23. Fullana MA, Hidalgo-Mazzei D, Vieta E, Radua J. Coping behaviors associated with decreased anxiety and depressive symptoms during the COVID-19 pandemic and lockdown. J Affect Disord. (2020) 275:80–1. doi: 10.1016/j.jad.2020.06.027
24. Canet-Juric L, Andrés ML, del Valle M, López-Morales H, Poó F, Galli JI, et al. A longitudinal study on the emotional impact cause by the COVID-19 Pandemic quarantine on general population. Front Psychol. (2020) 11:565688. doi: 10.3389/fpsyg.2020.565688
25. Wang C, Pan R, Wan X, Tan Y, Xu L, McIntyre RS, et al. A longitudinal study on the mental health of general population during the COVID-19 epidemic in China. Brain Behav Immun. (2020) 87:40–8. doi: 10.1016/j.bbi.2020.04.028
26. Cao W, Fang Z, Hou G, Han M, Xu X, Dong J, et al. The psychological impact of the COVID-19 epidemic on college students in China. Psychiatry Res. (2020) 287:112934. doi: 10.1016/j.psychres.2020.112934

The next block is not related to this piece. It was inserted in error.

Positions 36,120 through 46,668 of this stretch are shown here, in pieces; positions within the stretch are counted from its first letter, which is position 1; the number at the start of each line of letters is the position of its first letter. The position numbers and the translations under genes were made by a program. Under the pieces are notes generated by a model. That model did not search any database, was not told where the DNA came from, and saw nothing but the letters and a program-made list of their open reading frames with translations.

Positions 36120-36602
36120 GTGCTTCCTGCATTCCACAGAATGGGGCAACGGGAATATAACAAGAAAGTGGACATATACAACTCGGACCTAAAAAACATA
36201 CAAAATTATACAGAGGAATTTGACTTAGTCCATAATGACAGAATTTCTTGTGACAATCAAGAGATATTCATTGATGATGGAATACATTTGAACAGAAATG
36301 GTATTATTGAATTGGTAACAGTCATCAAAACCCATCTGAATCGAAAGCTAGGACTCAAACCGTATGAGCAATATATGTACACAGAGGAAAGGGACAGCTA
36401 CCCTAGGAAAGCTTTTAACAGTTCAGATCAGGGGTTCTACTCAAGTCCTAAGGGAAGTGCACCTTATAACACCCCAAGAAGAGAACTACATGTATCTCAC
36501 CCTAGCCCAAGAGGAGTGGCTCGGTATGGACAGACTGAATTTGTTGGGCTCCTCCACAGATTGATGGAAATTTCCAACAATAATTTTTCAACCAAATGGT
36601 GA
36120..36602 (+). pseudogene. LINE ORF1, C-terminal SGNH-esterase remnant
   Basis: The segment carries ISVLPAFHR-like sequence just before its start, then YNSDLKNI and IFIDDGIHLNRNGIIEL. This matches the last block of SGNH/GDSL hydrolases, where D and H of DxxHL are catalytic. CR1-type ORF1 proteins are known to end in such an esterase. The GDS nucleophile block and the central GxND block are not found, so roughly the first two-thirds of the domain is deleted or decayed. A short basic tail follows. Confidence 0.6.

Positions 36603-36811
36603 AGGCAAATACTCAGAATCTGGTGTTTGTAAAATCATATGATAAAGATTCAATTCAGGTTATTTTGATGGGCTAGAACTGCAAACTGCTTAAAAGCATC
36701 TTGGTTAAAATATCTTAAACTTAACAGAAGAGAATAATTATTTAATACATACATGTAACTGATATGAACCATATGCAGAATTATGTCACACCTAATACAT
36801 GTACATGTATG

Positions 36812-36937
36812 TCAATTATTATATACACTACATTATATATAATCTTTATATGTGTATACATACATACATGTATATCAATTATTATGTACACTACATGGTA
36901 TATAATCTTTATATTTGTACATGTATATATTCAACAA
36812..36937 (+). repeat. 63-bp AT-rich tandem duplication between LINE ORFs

29. Soh HL, Ho RC, Ho CS, Tam WW. Efficacy of digital cognitive behavioural therapy for insomnia: a meta-analysis of randomised controlled trials. Sleep Med. (2020) 75:315–325. doi: 10.1016/j.sleep.2020.08.020
31. Tzeng N-S, Chung C-H, Chang C-C, Chang H-A, Kao Y-C, Chang S-Y, et al. What could we learn from SARS when facing the mental health issues related to the COVID-19 outbreak? A nationwide cohort study in Taiwan. Transl Psychiatry. (2020) 10:1–9. doi: 10.1038/s41398-020-01021-y
32. McFarlane AC, Hooff MV. Impact of childhood exposure to a natural disaster on adult mental health: 20-year longitudinal follow-up study. Br J Psychiatry. (2009) 195:142–148. doi: 10.1192/bjp.bp.108.054270
33. Alexandra ITSP, John PH, Leslie AE, George AH, Philip LB. Using standard clinical assessments for home care to identify vulnerable populations before, during, and after disasters. J Emerg Manag. (2017) 15:355–66. doi: 10.5055/jem.2017.0344
35. Hsiao V, Chandereng T, Lankton RL, Huebner JA, Baltus JJ, Flood GE, et al. Disparities in telemedicine access: a cross-sectional study of a newly established infrastructure during the COVID-19 pandemic. Appl Clin Inform. (2021) 12:445–58. doi: 10.1055/s-0041-1730026